Most mayors are content to oversee the routine civic housekeeping tasks that residents expect from municipal governments – fix the potholes, keep traffic flowing, maintain public safety and (in some areas) remove the snow soon after a storm.
On the basic matters of civic housekeeping, Los Angeles has been well-served by Villaraigosa. Crime is down significantly. Traffic flows have improved, and new rapid bus routes are in place. Despite the usual griping by some residents, potholes get fixed and the garbage gets collected with reasonable efficiency. In his four years in office, the number of summer jobs for youth has increased from 3,000 to 16,000.
But Villaraigosa didn’t run for mayor to be a caretaker. As a former union organizer, ACLU president and state Assembly speaker, he promised more. His landslide (59-41 percent) 2005 victory over incumbent James Hahn raised hopes, especially among liberals and progressives, about moving and uniting the city in a new direction.
Villaraigosa inherited a city where the divide between the rich and everyone else was widening – a city with more millionaires than any other city but that is also the nation’s capital of the working poor. Housing costs were skyrocketing. Traffic congestion, inadequate public transit and the port made Los Angeles the most polluted metro area in the country. The schools were overcrowded and underfunded, with a huge dropout rate.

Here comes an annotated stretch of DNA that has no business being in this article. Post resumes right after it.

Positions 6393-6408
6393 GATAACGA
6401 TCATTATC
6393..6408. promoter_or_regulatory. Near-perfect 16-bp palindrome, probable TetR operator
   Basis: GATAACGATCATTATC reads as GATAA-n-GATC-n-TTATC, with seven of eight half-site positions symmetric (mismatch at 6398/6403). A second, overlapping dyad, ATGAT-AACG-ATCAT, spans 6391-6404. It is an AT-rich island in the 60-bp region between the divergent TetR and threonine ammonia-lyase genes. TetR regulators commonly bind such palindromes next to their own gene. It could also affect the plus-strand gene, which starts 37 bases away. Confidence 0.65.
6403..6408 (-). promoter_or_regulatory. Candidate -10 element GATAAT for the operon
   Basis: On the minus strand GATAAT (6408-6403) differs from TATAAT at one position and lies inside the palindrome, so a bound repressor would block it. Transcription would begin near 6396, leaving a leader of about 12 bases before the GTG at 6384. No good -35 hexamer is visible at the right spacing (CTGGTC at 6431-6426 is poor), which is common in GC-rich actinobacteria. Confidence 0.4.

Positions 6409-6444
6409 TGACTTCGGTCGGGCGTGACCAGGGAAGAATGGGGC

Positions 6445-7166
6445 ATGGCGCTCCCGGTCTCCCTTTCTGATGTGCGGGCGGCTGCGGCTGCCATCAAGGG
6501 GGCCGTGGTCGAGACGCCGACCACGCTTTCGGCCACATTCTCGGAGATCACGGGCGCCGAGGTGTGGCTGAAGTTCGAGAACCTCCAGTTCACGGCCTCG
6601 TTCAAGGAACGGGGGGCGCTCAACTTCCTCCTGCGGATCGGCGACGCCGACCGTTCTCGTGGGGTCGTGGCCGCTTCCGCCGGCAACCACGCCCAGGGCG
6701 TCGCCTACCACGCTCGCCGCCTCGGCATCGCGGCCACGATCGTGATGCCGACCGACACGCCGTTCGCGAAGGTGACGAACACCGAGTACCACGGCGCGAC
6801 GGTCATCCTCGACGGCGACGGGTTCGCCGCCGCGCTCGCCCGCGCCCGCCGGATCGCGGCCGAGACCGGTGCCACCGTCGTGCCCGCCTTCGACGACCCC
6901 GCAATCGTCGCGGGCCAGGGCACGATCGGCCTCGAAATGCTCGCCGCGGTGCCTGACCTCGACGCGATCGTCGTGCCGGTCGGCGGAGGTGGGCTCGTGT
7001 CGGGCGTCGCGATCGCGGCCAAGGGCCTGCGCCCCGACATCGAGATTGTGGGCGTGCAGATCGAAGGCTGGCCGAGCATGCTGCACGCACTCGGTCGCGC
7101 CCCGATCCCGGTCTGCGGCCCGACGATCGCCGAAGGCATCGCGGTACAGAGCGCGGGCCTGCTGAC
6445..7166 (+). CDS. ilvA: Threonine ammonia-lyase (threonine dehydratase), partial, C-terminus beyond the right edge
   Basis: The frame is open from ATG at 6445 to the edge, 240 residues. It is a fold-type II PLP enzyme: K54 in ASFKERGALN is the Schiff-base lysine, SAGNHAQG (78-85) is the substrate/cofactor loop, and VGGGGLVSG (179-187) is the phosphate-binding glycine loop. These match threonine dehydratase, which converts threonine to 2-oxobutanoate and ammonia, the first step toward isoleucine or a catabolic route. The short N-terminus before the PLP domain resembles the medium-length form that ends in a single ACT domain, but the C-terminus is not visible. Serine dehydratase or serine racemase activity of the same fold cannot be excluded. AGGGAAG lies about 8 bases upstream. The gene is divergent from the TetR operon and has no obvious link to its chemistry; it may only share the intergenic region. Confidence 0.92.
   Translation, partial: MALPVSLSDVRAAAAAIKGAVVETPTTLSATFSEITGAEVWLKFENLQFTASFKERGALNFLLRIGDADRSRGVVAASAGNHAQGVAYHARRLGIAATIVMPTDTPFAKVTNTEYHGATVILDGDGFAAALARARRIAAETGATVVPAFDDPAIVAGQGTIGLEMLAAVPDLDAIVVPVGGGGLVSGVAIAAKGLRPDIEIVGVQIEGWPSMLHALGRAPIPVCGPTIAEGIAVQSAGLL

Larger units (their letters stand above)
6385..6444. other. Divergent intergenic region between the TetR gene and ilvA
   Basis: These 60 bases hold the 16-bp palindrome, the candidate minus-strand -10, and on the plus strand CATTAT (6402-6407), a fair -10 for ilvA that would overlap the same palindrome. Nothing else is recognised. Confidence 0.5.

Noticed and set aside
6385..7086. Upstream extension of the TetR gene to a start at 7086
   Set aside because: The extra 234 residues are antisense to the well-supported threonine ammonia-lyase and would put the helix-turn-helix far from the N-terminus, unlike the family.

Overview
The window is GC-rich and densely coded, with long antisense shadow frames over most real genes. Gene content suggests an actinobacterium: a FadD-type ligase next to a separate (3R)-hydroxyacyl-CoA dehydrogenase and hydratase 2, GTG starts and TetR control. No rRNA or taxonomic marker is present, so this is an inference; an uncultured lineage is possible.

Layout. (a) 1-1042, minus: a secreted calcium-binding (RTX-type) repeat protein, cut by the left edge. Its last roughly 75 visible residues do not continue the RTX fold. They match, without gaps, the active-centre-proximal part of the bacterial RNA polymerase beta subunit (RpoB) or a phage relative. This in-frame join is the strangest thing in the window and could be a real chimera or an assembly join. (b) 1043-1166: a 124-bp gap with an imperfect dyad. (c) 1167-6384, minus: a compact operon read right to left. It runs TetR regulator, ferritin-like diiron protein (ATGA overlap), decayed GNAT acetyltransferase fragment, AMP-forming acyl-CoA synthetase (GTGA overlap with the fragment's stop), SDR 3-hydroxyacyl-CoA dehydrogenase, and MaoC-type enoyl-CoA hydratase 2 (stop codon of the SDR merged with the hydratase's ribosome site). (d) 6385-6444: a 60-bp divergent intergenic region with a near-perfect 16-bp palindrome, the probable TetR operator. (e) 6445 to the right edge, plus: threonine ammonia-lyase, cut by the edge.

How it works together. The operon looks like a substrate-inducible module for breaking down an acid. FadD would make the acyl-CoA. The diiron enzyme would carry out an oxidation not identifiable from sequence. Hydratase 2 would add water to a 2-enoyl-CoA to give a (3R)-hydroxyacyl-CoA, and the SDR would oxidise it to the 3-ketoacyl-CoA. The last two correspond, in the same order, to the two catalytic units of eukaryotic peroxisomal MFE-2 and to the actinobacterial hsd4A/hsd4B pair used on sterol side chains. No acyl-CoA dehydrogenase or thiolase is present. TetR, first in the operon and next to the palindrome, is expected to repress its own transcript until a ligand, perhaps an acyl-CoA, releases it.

During his first four-year term, Villaraigosa has sought to be a new kind of progressive pro-business mayor – by redefining a healthy business climate to mean prosperity that is shared by working people, one that lifts the working poor into the middle class. He has tried to promote a more enlightened view of the responsibility of business to the broader community. He has encouraged, even pushed, employers to support workers’ rights to unionize.
Building on the living wage model, his Community Redevelopment Agency (CRA) and other departments have focused municipal subsidies on industries and firms that provide decent pay, benefits and a career path with upward mobility and create green jobs. He has advocated for a mixed-income housing law that requires developers to set aside units for working families.
On the question of public health and the environment, no big-city mayor has tackled the issue with bolder action than Villaraigosa. He got the Los Angeles and Long Beach ports to agree for the first time on a comprehensive plan to reduce pollution. He took heat from business groups for supporting the “clean trucks” plan at the port, the nation’s busiest and the largest source of pollution in Southern California from idling ships and 16,000 trucks that line up daily to take cargo from the docks to area warehouses.